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    Understandable but does that mean the ark won't be present in the kodesh hakodashim anymore? Or simply that it will still be there as per the mitzvah despite its use having been fulfilled? Commented Sep 8, 2019 at 23:27

What will be the reaction of Jewish people if the Ark of the Covenant is discovered today? Will it bring joy?

this obviously may vary from person to person, but i think most jews will be happy about it.

What would they do with it?

no one would be permitted to touch it, since that requires purity from "tumah" (impurity), which occurs when even being under the same roof as the dead, or even a dead limb, and is transferred by touch. and to purify from this, a special concoction including dust of a burnt red heifer, is required.

Will it bring back the old practices of the Tabernacle System?

this issue of lack of purity will also prevent anyone from entering the temple area, (and a rebuilt temple is needed to perform services) let alone perform services, which would make the utensils tameh as well, which is a transgression.

there is a concept called "tumah hudcha betzibbur", which means we ignore impurity if most, or all of the jews, are impure. im not sure exactly how it will apply.

from a article titled "Why Don't We Rebuild The Holy Temple?"

Rabbi Moshe Shternbuch, in his work, Moadim Uzmanim,(14) in his treatment of the subject, ends off by saying:

And according to what we have explained at length above, there are innumerable reasons why we do not rebuild the Holy Temple or the Altar, nor bring sacrifices today. Nor does the repossession of the Land of Israel change that Law at all. We are unable, and therefore exempt according to the Law, without a doubt, for many reasons, until the Messiah arrives...G-d forbid that anyone should reconsider or doubt this...And I only discussed these matters out of interest in the subject, due to love of the Holy Temple and the Holy Service.

May the Holy One, Blessed is He, pour upon us a spirit of purity from high above, and may we be found worthy of having G-d's Holy Manifestation in our midst when G-d returns the Service to His Sanctuary speedily, and with our own eyes may we merit seeing everything straightened out.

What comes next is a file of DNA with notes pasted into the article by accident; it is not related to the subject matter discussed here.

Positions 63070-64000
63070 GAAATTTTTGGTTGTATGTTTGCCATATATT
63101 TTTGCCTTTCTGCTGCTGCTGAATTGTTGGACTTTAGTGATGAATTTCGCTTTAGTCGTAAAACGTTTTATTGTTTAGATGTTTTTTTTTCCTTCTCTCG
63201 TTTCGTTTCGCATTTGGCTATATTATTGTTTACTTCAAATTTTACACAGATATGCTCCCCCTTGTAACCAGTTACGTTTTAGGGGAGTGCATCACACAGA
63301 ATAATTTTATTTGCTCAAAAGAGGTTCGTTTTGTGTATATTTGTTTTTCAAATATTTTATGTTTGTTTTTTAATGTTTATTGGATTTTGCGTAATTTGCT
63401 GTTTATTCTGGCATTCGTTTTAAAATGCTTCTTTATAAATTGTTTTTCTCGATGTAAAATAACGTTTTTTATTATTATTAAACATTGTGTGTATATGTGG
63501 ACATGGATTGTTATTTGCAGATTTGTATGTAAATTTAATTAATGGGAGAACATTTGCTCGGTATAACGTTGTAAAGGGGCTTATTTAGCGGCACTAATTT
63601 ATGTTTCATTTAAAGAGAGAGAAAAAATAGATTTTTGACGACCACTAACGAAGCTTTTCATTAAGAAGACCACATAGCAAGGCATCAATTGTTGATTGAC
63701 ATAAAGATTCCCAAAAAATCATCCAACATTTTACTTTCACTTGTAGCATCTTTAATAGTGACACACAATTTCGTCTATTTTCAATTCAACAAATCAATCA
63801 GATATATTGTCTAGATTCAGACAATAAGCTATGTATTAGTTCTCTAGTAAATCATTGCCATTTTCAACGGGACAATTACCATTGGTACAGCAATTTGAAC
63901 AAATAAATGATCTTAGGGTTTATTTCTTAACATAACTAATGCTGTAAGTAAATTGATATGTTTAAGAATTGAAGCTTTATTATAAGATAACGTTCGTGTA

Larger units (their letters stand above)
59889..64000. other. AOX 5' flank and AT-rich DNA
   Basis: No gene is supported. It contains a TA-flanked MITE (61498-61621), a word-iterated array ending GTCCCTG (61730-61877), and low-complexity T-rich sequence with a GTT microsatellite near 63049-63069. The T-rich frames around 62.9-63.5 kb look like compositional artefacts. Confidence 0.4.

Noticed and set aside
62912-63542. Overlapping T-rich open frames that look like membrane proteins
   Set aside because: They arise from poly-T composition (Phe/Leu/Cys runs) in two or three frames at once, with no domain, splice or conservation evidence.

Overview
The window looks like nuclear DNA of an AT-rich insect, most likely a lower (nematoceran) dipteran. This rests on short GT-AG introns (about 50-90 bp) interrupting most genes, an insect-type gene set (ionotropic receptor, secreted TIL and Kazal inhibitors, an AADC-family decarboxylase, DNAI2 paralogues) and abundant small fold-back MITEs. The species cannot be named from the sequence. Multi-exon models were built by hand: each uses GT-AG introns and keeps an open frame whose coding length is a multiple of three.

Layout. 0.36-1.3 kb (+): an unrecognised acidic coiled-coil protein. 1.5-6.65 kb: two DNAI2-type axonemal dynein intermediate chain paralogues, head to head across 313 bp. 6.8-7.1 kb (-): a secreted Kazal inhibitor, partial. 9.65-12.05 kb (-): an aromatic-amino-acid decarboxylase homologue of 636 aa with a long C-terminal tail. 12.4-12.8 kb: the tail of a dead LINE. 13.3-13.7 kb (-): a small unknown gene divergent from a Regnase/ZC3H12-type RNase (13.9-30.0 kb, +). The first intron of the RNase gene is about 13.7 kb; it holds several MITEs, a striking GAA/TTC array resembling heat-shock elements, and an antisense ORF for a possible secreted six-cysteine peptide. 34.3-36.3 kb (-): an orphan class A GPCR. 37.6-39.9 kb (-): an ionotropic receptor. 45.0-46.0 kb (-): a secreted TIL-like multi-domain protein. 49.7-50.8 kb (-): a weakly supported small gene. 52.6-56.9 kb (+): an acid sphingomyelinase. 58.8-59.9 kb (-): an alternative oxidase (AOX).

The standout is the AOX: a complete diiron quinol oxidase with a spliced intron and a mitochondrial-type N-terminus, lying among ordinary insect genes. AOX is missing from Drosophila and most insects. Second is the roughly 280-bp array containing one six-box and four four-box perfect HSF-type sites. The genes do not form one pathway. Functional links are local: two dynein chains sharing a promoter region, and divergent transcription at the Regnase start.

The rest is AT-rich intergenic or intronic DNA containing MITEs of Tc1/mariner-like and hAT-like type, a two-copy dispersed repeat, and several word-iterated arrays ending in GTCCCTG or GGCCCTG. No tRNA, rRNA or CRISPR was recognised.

in addition even with purity, your average joe of the street would also not be allowed to touch it. see here, also see here

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    So the reaction is....not touching it?
    – Double AA
    Commented Aug 18, 2013 at 8:11
  • @DoubleAA that would be the law, the reaction would most-probably be great joy and excitement, but thats my guess, here is facts that i can say for sure. im answering some of his questions, i.e. the ones i have a good answer to, not all of them. Commented Aug 18, 2013 at 15:01
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    Except this is not really a good answer. It neglects the facts that A there is never an obligation to touch it and B that you can move it without touching it. So while your answer is true, it's largely irrelevant.
    – Double AA
    Commented Aug 18, 2013 at 15:15
  • @DoubleAA "Our commentary on the parallel narrative of this event in I Samuel ch 6 discussed how David could have erred in having the Ark transported on a wagon when even little schoolchildren know that it was supposed to be carried on poles resting on the shoulders of the Levites (Numbers 7:9). Rashi (on verse 7 of our present text) states that David was impressed by the fact that when the Philistines returned the Ark from its captivity, they had put it on a new wagon (I Sam. 6:11)." azamra.org/Bible/I%20Chron%2013-14.htm Commented Aug 19, 2013 at 16:53
  • @trying And they did this without shirts on?
    – Double AA
    Commented Aug 19, 2013 at 16:56